Most all-wheel drive vehicles are very similar to front wheel drive when it comes to the front end. They also have a center differential that transfers power to the rear differential. Connecting it all is a shaft from the transaxle to the center differential and another from the center differential to the rear differential. So all of the normal front wheel drive service is required as well as service to the center and rear differentials.

Four wheel drive can be thought of as a rear wheel drive vehicle that can also send power to the front axle. There’s a transfer case in the middle of the vehicle that can be shifted to send power through a drive shaft to a differential on the front axle. So you need differential service for the front and rear differentials and for the transfer case as well.

The bottom line is that the maintenance schedules are in your owner’s manual. Your Mission Viejo service advisor can answer any questions you’ve got. If this is the first time you’ve heard some of this stuff – it’s time to ask someone at Elite Motors if any of it needs to be done now.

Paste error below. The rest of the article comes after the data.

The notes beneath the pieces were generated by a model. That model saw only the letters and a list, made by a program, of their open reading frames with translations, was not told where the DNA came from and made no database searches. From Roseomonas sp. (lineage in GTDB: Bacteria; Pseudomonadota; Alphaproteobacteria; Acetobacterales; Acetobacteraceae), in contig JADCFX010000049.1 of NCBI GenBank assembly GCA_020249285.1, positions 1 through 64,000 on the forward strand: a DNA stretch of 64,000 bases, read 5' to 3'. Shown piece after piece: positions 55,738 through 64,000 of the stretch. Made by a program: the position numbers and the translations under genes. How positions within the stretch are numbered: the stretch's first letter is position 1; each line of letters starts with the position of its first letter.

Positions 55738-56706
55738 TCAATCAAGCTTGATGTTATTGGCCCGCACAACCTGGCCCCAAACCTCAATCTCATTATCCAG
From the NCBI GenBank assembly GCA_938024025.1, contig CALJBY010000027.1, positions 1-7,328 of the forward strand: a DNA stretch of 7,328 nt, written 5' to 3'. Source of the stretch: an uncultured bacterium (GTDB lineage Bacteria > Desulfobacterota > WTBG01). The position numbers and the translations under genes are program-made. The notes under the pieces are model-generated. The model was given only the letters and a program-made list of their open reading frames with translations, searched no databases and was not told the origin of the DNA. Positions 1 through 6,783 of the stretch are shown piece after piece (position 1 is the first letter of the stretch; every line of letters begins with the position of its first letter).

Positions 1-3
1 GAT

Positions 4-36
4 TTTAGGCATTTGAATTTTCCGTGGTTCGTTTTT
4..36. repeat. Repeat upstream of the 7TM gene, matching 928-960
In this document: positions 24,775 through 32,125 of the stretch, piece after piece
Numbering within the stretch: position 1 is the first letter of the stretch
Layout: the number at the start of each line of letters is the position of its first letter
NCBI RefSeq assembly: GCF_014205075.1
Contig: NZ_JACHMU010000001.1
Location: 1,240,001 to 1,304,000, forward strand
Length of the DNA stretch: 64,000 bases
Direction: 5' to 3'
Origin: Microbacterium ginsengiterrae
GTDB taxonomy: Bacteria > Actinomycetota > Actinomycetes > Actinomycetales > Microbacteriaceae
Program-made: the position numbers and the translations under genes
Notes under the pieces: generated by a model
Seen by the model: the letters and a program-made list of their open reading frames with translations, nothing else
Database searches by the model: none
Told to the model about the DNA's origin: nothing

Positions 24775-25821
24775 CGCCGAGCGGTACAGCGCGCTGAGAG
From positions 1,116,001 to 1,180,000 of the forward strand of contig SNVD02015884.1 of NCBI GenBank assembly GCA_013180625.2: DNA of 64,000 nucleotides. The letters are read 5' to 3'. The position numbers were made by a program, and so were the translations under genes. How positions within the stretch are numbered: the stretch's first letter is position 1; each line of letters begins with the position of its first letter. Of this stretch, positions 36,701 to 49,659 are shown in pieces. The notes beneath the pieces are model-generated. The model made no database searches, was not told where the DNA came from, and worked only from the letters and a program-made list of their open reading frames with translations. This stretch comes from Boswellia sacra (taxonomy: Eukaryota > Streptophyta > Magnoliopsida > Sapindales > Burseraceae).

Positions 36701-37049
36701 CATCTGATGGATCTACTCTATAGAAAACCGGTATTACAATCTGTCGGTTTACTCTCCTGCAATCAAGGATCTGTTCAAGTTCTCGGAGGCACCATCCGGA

Watch our auto tips video from AutoNetTV.

Lease verses Buy

Lease? Or buy? It’s always a tough question for residents in the Laguna Beach area. But here are a few ideas that’ll make the choice more clear.

Either option gives you a choice of how you might finance your car. If you buy, you’ll pay the full cost of the car, with maybe an initial down payment, then monthly payments on the balance that pays down the loan principal, and the finance charge.

If you lease, you’re financing the portion of the cost of the car that’s used up during the term of the lease. When the lease is up, you return the car to your local Laguna Beach area dealership. You’ll pay some money upfront; fees, security deposit, first month’s payment and maybe a capital reduction. The month payments include a depreciation cost and a finance charge.

So how do you decide?

First, how big a down payment can you make? A lease would require a smaller down.

How much monthly payment can you afford? Again, lease payments will be much lower for any given down payment.

A lease needs you to have better credit, so that’s a factor.

How long will you keep the car? If you tend to keep your cars around for a while, buying is cheaper. But just two or three years? Then leasing is the way to go.

Elite Motors
23725 Via Fabricante # F
Mission Viejo, California 92691
(949) 243-7956